Beat inflation by fixing your mortgage for 5 years | will never contact you by phone to sell you any financial product. Any calls like this are not from Moneyfacts. Emails sent by will always be from Be Scamsmart.

MONEYFACTS ARCHIVE. This article was correct at the time of publication. It is now over 6 months old so the content may be out of date.

Published: 03/04/2017

As inflation starts to bite and the cost of everyday goods rises, many people could be looking for ways to reduce the impact on their outgoings – which means now could be the time to think about fixing your bills so they don't rise for the foreseeable future. And what greater bill is there than your mortgage?

Inflation-proof your budget

Fixing your mortgage now, particularly for five years, could be a great way to inflation-proof at least part of your monthly outgoings. And, with our latest research showing that the average five-year fixed mortgage rate at 75% and 90% loan-to-value (LTV) has fallen by 0.32% in just one year, now could be an even better time to snap up a long-term deal!

Indeed, as the table below shows, the average rate at the lower end of the LTV scale has fallen considerably over the last year, too, which means there could be a cut-price deal available to suit every circumstance.

Average five-year fixed rate
Oct-16 Apr-17
60% LTV 2.60% 2.46% 2.39%
75% LTV 2.89% 2.73% 2.57%
90% LTV 3.69% 3.53% 3.37%
Source: Compiled 03.04.2017

"The five-year fixed rate market has been improving for some time now, with lenders trying to differentiate themselves from the competition and offering a diverse mortgage range," explained Charlotte Nelson, finance expert at "This has caused rates to fall as providers compete to be the lowest in the market."

This has had a huge impact on average rates. For example, just two years ago the average rate at 90% LTV was 4.41%, yet now it stands at 3.37% - an impressive 1.04% less, which means even someone with only a 10% deposit can now benefit from a fantastic rate, as competition ramps up across the market.

Repayment certainty

Now that inflation has risen above the Bank of England's 2% target for the first time in four years, the news that mortgage rates are still falling will be even more welcome. After all, even if the Bank doesn't raise base rate just yet, rising costs elsewhere will soon take their toll on people's pockets; this means that "five-year fixed mortgages can play a vital role in protecting borrowers from the rising cost of living," added Charlotte.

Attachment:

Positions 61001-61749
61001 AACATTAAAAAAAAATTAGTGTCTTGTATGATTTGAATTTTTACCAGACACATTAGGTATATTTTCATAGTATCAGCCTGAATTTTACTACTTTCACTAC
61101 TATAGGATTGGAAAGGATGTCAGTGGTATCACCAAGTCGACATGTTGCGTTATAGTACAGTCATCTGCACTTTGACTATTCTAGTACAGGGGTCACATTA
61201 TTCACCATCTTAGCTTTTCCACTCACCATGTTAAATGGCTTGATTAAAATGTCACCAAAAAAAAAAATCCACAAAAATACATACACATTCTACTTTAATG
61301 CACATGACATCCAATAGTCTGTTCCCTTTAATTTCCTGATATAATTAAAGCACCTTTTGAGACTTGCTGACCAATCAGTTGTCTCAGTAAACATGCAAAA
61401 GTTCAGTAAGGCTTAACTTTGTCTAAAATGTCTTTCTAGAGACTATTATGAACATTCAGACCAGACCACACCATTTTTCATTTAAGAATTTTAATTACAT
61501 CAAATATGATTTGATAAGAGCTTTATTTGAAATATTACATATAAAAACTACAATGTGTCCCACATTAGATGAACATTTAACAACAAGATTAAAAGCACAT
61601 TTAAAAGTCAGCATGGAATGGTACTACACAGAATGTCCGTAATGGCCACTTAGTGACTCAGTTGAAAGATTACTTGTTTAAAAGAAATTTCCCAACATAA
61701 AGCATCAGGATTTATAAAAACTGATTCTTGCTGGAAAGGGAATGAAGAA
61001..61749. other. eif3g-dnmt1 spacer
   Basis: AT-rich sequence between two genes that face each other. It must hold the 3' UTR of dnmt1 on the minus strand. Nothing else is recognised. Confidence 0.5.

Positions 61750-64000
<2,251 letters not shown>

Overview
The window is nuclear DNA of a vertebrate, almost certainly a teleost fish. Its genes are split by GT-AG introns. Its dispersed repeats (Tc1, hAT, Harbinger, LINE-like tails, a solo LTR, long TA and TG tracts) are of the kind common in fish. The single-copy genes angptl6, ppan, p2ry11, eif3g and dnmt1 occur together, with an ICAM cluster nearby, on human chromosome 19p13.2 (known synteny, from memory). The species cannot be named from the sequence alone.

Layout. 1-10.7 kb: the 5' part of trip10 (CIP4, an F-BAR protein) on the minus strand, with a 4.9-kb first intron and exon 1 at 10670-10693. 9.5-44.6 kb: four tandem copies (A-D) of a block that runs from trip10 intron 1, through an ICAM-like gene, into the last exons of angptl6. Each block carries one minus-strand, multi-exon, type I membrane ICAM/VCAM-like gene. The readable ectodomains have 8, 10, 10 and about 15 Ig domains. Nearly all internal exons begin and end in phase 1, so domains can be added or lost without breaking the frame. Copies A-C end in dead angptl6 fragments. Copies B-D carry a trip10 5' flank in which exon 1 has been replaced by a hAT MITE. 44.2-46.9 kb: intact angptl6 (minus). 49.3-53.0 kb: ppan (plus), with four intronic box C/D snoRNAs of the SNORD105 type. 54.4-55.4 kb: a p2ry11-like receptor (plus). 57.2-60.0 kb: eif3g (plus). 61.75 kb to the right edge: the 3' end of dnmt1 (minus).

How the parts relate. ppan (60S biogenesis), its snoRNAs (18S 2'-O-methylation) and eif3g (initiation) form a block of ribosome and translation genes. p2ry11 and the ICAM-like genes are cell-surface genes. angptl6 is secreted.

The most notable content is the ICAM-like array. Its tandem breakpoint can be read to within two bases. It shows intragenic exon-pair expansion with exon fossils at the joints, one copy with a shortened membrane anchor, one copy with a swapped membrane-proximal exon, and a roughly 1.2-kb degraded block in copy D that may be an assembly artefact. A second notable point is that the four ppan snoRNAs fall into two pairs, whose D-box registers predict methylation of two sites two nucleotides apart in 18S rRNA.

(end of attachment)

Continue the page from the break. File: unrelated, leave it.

"Five-year fixed rates give borrowers some peace of mind, as they will know that their monthly repayments will remain unchanged for a significant period no matter what else happens. So, any borrower sitting on their Standard Variable Rate (SVR) or coming off an old deal would be wise to consider a five-year option, particularly as uncertainty builds in the economy."

Borrowers choosing to switch from their SVR to a five-year fixed rate deal could find themselves significantly better off, too. In fact, our calculations show that, based on today's average SVR of 4.56%, if a borrower were to opt for the average five-year fixed rate at 60% LTV of 2.39%, they would be £232.30 a month better off (based on a £200,000 mortgage over a 25-year term on a repayment-only basis). This could add up to a whopping £2,787.60 per year – think of what else you could do with that kind of cash!

However, you may want to be quick about it if you're thinking of taking the plunge. "While we don't know when rates will rise, or even by how much, we know rates cannot stay at these lows forever," concluded Charlotte. "Borrowers will have to weigh up the odds and decide if securing low monthly payments now is the best option for them."

What next?

Compare the best fixed mortgage rates to see how low your repayments could be

Saved money on your mortgage deal? Why not put the extra cash in a savings account? Check out the best savings rates to get started.


Information is correct as of the date of publication (shown at the top of this article). Any products featured may be withdrawn by their provider or changed at any time. Links to third parties on this page are paid for by the third party. You can find out more about the individual products by visiting their site. will receive a small payment if you use their services after you click through to their site. All information is subject to change without notice. Please check all terms before making any decisions. This information is intended solely to provide guidance and is not financial advice. Moneyfacts will not be liable for any loss arising from your use or reliance on this information. If you are in any doubt, Moneyfacts recommends you obtain independent financial advice.

blue and green abstract pattern

Cookies will, like most other websites, place cookies onto your device. This includes tracking cookies.

I accept. Read our Cookie Policy